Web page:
Although hellebores in general are said to like alkaline soil, Helleborus orientalis can often be found in the wild growing on slightly acidic soil and the Orientalis Hybrids seem to be similarly adaptable. Hellebores can be grown permanently in pots and placed in a prominent position once they are in bloom. They will need to be divided or else moved into larger pots as the clumps expand. It is possible to divide or move clumps of hellebores in autumn, though they will sulk for quite a while afterwards. Digging up young seedlings and potting them on another way of propagating them, and this is better than leaving the baby plants in situ, where they can be starved of nutrients by the parent clumps. They transplant quite well, when young. There is no guarantee that the seedlings will look like their parents - but who knows, they may be ever better!
Hellebores can make a good groundcover under deciduous trees as long as there is not severe competition from fibrous roots. The pink or white blooms of shrubs such as Daphne, laurus tinus (Viburnum tinus), Magnolia, Camellia japonica or even Abutilon can be matched with hellebores of similar or harmonising colours and will be in flower at the same time. White hellebores also look very beautiful when grown near silvery-coloured groundcovers and small shrubs which tolerate shaded positions, such as Lamium 'White Nancy' (ht 15 cm), silver plectranthus (Plectranthus argentatus, ht 1m) or aluminium plant (Pilea cadierei, ht 45 cm); or those with white or cream markings on their leaves such as the white-variegated form of Iris japonica (ht 30 cm) or liriope (ht 30-60 cm). The white-belled snowflake bulb (Leucojum aestivum, ht 45 cm) is an excellent companion, as it enjoys the same garden conditions, and has the same nodding characteristic to its blooms.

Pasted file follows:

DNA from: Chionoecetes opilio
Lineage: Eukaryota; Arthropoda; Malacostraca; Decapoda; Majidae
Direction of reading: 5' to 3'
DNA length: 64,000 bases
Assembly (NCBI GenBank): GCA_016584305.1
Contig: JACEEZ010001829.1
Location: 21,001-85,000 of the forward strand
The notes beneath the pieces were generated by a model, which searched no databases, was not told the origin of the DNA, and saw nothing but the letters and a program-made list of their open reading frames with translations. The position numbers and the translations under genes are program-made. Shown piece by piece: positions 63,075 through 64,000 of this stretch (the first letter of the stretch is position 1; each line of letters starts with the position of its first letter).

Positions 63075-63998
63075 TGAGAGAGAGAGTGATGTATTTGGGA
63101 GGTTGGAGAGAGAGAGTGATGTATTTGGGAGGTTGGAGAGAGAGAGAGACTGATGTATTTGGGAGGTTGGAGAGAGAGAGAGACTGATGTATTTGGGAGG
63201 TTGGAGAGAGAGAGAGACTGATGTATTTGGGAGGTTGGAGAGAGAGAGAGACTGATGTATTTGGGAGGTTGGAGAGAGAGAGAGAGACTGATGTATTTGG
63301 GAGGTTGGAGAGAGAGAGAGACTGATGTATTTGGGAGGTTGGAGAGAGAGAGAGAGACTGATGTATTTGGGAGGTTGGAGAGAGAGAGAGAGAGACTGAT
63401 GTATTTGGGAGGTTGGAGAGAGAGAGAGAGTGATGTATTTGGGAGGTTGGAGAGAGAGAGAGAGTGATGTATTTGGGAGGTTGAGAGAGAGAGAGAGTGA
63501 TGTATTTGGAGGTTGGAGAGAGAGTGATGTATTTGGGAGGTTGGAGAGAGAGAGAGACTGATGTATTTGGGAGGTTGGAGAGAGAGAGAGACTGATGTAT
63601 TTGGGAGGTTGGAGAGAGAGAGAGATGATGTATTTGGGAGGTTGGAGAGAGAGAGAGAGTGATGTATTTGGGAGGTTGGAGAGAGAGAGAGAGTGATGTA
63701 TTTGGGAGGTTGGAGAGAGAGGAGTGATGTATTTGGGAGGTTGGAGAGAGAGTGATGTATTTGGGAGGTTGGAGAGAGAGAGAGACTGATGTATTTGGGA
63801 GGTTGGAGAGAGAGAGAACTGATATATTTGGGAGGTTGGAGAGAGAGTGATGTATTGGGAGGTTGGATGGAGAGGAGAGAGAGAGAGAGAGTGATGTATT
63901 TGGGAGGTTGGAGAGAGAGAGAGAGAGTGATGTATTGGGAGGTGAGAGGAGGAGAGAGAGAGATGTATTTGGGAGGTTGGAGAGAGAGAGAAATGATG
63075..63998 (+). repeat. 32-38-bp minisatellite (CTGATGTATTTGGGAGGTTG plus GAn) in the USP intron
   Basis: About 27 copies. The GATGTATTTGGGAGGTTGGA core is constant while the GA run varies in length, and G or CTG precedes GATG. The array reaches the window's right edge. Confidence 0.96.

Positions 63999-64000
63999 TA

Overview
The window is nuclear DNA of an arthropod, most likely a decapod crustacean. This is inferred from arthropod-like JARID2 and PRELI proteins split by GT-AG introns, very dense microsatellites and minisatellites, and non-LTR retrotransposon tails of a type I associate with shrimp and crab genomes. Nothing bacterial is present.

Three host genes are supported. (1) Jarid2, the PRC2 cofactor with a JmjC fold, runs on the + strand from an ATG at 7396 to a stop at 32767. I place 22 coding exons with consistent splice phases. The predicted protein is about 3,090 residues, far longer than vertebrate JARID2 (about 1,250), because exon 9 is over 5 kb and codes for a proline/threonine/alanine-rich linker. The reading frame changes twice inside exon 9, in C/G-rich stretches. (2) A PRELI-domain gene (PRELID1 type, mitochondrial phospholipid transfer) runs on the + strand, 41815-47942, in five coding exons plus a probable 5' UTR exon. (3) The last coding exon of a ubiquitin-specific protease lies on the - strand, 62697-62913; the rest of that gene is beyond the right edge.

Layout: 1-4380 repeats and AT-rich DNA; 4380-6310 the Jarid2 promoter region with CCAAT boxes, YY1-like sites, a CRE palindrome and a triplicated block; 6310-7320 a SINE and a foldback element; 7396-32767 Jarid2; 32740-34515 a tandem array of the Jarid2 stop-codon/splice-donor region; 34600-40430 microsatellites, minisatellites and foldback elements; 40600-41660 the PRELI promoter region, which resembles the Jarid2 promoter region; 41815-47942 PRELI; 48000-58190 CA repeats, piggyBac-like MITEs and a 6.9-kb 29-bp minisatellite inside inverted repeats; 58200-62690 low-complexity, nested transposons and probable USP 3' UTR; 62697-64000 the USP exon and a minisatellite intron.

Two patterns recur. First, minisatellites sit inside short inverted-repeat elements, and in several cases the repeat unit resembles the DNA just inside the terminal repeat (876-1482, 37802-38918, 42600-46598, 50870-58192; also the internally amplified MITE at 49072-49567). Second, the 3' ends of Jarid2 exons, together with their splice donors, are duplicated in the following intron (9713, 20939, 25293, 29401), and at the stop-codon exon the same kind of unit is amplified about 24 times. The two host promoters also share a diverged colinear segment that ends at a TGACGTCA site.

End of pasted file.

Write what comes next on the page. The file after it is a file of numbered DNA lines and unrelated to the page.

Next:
Pink or purplish flowered hellebores look attractive with ground-covering plants with purple-suffused foliage which can grow in shade, such as Ajuga reptans 'Atropurpurea' (ht 5cm) and Tradescantia pallida 'Purpurea'; or beneath burgundy-leaved shrubs such as Austromyrtus 'Blushing Beauty' (ht 1.5m) and goldfussia (Strobilanthes anisophyllus, ht 1m). The dainty sprays of London pride (Crassula multicava, ht 25 cm) can also provide a pretty background, as the tiny pink and white stars of this tough succulent groundcover contrast with the bolder flowers of the hellebore. The darkest maroon-flowered hellebores could be well matched by a fringe of ebony leaves of black mondo grass (Ophiopogon planiscapus 'Nigrescens', ht 25 cm), and they also look stunning paired with snowflakes.
Green and primrose yellow forms of these hellebores associate well with plain or variegated yellow or lime foliage plants which tolerate shady sites, such as shrubby Euonymus 'Green 'n' Gold' (ht 1m), the fine soft tufts of grassy Acorus gramineus 'Ogon' (ht 25 cm), stripy liriope (ht 30-60 cm) or golden moneywort (Lysimachia nummularia 'Aurea', ht 8 cm). In early spring, they will look pleasing with the blue flowers of Pulmonaria, Ajuga, bluebells and polyanthus.
All these hellebores are regarded as useful bee plants.
It is best to buy these plants from a specialist nursery.